In-depth reviews

Volkswagen e-Golf (2014-2019) review

The Volkswagen e-Golf offers all the practicality of Volkswagen's five-door hatchback and is almost as good to drive, too

Overall rating

3.5 out of 5

Pros

  • Great to drive
  • Super-low company-car tax
  • Looks like a mainstream Golf

Cons

  • Relatively expensive to buy
  • Shorter range than key rivals
  • Smaller boot than a regular Golf
Car typeOfficial rangeWallbox charge timeFast charge time
Electric144 miles5hrs 15mins (7.4kW, 0-100%)36mins (50kW, 10-80%)

The Volkswagen e-Golf was the car giant's first all-electric family hatchback, launched in 2014 and on sale for five years. It's practical, fun to drive and gave early adopters a zero-emissions alternative, years before the Volkswagen ID.3 arrived. 

Unlike the ID.3 that was designed with a clean sheet of paper, the e-Golf is closely linked to other Mark 7 Golfs, but with an electric motor under the bonnet, and a battery pack beneath the boot. It has a relatively short range of up to 144 miles (around 130 miles in most conditions), making it similar to the MINI Electric and Honda e in this regard. This falls a bit short of the 168-mile of the Nissan Leaf, and long-range versions of the Hyundai Kona Electric and Kia e-Niro can travel much further on a single charge.

The e-Golf is fitted with a 134bhp electric motor, driving the front wheels via a single-speed transmission. It's supplied by a 35.8kWh battery, which is smaller than some other EVs, because it had to be squeezed into a car originally designed for petrol and diesel engines. The fact the e-Golf looks just like any other Golf is a draw for some buyers, though, with the only unique features being a blanked-off grille, aerodynamic alloy wheels and blue accents around some trim and the VW logo.

Charging can be taken care of using a domestic supply, with a full charge from empty taking just over five hours using a wallbox at home. However, most owners will only be topping up a partially used battery overnight, so returning to maximum charge will be much quicker than that. Use one of the ever-growing network of public chargers and you can get back to 80% capacity in just over 30 minutes.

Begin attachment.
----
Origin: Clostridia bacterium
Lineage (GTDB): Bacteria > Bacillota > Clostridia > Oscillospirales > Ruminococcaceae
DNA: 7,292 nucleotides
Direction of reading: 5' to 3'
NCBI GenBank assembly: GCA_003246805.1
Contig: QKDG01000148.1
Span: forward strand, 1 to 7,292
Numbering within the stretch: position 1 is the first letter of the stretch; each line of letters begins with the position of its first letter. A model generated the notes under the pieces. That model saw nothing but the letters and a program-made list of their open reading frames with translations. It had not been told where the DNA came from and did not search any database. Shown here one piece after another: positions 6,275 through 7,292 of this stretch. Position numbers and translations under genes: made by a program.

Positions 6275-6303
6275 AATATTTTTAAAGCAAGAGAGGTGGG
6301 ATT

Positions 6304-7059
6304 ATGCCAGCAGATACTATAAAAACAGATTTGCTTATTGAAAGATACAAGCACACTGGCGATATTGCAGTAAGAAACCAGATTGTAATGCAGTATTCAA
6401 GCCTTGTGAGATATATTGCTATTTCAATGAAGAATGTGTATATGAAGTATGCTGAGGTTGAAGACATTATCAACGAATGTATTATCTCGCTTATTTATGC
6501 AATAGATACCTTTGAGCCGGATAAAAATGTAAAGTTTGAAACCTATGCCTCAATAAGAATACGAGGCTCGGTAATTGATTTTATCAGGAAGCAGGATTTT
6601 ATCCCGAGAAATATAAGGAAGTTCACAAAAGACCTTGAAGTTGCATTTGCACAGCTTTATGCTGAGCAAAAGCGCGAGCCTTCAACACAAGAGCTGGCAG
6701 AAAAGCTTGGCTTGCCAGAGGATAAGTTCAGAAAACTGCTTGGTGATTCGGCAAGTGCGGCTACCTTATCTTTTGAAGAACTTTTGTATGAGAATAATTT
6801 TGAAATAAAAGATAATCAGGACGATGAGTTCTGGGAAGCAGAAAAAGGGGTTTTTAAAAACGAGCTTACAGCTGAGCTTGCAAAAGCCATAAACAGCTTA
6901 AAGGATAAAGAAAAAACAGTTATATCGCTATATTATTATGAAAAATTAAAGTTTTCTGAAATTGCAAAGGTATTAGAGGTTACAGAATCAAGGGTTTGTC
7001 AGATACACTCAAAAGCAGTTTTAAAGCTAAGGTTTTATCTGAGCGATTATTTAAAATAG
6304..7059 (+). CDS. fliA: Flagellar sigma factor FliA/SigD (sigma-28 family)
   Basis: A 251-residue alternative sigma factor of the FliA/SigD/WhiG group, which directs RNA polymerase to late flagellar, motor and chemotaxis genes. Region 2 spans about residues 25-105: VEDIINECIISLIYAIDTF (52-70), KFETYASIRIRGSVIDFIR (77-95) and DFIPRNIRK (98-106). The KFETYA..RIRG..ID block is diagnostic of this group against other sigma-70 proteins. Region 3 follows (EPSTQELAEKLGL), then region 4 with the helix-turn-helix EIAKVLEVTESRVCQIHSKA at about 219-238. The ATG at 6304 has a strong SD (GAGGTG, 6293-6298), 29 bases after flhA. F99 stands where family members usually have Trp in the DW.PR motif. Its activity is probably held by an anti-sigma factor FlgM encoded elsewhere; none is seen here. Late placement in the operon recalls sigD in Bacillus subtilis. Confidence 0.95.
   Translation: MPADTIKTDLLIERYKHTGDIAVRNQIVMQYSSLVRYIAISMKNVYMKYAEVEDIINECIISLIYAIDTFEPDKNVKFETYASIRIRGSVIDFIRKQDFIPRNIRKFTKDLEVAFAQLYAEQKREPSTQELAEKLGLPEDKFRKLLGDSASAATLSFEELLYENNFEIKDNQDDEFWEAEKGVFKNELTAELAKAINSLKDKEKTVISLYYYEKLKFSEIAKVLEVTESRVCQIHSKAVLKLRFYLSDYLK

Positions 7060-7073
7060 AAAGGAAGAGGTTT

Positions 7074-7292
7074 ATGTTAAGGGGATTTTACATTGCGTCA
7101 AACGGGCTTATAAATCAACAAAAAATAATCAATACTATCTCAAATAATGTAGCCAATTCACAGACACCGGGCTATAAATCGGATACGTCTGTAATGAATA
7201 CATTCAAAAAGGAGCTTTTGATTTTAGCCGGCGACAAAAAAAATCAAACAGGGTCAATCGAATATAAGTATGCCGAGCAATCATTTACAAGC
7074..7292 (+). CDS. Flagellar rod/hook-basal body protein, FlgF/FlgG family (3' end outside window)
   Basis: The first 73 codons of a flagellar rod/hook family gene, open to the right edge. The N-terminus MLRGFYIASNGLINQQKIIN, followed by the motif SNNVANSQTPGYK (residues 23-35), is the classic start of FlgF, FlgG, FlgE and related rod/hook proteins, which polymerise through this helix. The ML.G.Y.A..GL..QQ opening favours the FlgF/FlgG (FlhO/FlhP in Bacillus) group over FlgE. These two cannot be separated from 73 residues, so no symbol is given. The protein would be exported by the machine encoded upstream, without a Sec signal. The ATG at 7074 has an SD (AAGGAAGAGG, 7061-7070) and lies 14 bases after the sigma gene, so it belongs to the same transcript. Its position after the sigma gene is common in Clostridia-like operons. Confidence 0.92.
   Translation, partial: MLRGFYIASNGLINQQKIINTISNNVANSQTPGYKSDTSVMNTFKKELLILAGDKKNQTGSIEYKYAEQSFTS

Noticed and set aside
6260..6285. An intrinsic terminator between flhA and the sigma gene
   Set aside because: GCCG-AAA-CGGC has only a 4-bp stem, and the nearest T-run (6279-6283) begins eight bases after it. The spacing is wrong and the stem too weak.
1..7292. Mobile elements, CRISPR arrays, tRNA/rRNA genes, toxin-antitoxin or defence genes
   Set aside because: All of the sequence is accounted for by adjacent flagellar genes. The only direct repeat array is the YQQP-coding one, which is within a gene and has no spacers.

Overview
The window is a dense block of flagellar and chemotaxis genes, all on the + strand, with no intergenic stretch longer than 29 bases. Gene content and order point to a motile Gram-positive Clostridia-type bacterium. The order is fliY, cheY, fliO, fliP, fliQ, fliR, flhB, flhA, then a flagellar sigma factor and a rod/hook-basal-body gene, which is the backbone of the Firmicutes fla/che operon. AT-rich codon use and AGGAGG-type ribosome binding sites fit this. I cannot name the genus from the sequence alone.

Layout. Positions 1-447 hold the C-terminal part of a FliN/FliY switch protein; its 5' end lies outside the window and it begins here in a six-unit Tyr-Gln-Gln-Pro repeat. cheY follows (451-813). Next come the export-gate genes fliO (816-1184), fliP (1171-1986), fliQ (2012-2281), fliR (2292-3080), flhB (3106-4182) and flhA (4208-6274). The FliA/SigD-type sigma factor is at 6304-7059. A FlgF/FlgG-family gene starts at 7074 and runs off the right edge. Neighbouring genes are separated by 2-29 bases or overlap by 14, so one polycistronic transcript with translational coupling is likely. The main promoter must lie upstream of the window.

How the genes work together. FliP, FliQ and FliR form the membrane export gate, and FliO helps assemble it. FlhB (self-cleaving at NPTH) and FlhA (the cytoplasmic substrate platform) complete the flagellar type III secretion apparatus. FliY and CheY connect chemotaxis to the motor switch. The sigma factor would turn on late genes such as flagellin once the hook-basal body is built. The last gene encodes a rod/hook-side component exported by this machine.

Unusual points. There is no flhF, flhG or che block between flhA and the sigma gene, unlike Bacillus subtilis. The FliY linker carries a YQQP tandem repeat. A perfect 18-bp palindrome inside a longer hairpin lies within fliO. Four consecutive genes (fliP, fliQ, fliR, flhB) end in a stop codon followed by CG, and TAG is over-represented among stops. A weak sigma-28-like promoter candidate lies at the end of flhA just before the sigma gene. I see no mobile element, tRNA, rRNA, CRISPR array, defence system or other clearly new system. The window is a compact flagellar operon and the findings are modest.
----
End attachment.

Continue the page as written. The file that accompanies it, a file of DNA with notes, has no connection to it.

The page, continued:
The e-Golf carries around a heavy battery, and that means noticeable extra weight to lug around. This blunts the agility and poise of the standard Golf chassis a fraction, but not enough to take all the fun out of driving it – in fact, the e-Golf remains one of the best pure-electric cars to drive given its direct handling and relaxed ride comfort. The e-Golf also feels quite happy and unstrained at normal motorway speeds.

There’s only one trim level but the equipment levels helped to justify the e-Golf’s price. Standard kit included a Discover Pro navigation system with gesture control and a 9.3-inch infotainment touchscreen. Adaptive cruise control, LED headlamps and Car-Net App-Connect smartphone connectivity are also included.

From the driving seat or any of the passenger seats, the e-Golf experience is remarkably similar to any other model in the line-up. You get the same dashboard layout and interior trim, identical interior space and the freedom to choose many of the same optional extras. Boot space is reduced a little by the underfloor batteries, but still offers a reasonable amount of room.

With typical Volkswagen build quality and a comprehensive safety package built in, the e-Golf is one of the most reassuring and easily accessible ways to get into electric motoring – for those who can afford the purchase price, anyway. It makes a lot of sense for families with a daily school run and for city-based business users, although by its very nature, the electric Golf does have a more conservative feel than its BMW i3 rival. For a more detailed look at the Volkswagen e-Golf, read on for the rest of our in-depth review...

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